Tree-ripened fruit from a home apple orchard has great appeal. Many people remember with nostalgia the apple orchards of their childhood and would like to reclaim that memory. Others grow apples at home because they want to ensure organic growing techniques have been used on their food. An apple orchard can be as few as four trees in the backyard or as many as hundred on an acre.
Growing apple trees in the home orchard requires knowledge about cultivar selection, site selection, soil types, planting techniques, organic fertilization and pest management. Consider apple growing requirements for the local weather; apples require chilling in winter to produce good quality fruit. Consider fruit size and taste, bloom period, chill hours, disease resistance and pollination compatibility when choosing apple varieties to grow.
Many home apple orchardists choose dwarf and semi-dwarf tree varieties to grow. Standard apple trees reach 20 feet and above; semi-dwarf varieties grow to 15 feet and dwarf trees reach 10 feet in height. It is the rootstock that determines the height of a tree and all apple varieties can be grafted onto dwarf or semi-dwarf rootstock. Dwarf and semi-dwarf varieties produce fruit earlier than standard trees.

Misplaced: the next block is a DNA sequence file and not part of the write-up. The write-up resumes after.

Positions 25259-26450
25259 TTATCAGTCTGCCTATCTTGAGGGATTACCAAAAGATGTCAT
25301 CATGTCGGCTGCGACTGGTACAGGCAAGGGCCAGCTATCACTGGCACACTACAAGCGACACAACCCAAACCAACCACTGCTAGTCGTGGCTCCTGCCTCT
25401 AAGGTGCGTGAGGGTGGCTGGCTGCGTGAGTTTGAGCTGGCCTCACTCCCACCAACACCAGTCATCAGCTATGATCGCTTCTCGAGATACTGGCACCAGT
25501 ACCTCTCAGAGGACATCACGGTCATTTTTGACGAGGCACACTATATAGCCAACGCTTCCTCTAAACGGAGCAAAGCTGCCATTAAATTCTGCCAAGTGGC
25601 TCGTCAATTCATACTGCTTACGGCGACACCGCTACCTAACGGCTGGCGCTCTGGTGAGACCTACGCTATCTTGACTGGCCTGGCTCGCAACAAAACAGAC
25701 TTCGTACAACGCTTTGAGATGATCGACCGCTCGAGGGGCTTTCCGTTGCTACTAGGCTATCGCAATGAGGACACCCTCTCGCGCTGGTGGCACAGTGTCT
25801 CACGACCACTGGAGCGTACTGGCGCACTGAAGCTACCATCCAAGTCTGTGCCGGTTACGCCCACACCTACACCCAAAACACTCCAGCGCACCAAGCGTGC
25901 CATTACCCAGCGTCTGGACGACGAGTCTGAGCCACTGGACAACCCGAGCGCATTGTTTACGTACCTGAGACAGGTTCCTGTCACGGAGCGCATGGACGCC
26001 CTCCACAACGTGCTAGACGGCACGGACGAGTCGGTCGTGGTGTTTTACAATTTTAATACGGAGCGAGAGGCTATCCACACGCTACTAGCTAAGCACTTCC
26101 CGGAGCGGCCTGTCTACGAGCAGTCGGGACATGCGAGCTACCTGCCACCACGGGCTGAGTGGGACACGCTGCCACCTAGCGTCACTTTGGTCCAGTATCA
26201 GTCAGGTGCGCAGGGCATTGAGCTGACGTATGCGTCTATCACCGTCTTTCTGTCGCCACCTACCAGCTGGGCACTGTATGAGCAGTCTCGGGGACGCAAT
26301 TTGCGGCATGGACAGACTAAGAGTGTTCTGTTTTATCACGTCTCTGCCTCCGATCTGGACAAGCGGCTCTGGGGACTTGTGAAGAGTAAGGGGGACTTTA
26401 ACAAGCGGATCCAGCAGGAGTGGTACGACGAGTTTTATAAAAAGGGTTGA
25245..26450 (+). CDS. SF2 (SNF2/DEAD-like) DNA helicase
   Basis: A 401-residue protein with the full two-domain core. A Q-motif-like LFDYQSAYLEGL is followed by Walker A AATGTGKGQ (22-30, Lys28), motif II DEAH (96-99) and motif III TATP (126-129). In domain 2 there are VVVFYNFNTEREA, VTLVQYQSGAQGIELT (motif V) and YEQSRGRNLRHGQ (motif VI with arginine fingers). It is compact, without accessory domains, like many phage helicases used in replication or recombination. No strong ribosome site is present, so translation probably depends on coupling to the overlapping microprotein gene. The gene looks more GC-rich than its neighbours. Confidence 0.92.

Apple orchards do well on a site that receives full sun at least six to eight hours per day. Direct sun in the morning is important because it dries the dew that is a breeding ground for insects and disease. Sites that have good air circulation and are free of spring frosts are beneficial. Apple trees do well when grown in soil that has good drainage and average organic matter content.
Apple orchards cultivated at home provide the benefit of choosing favorite varieties and ensuring good growing practices. Disease resistant varieties that are frequently chosen for home growing are Enterprise, Goldrush, Liberty and Williams Pride. Many people prefer organic fruit and produce that is locally grown. The National Sustainable Agriculture Information Service offers education on low-spray, organic apple growing techniques.
Dwarf apple trees thrive with 8 feet between them and 14 feet between rows. Semi-dwarf trees grow best at 10 feet apart with 16 feet between rows. Apple trees are pruned yearly to give the tree energy for fruit production the following season. Removal of dead and broken branches each year contributes to tree health. Trees older than two years have all lower lateral branches removed each year.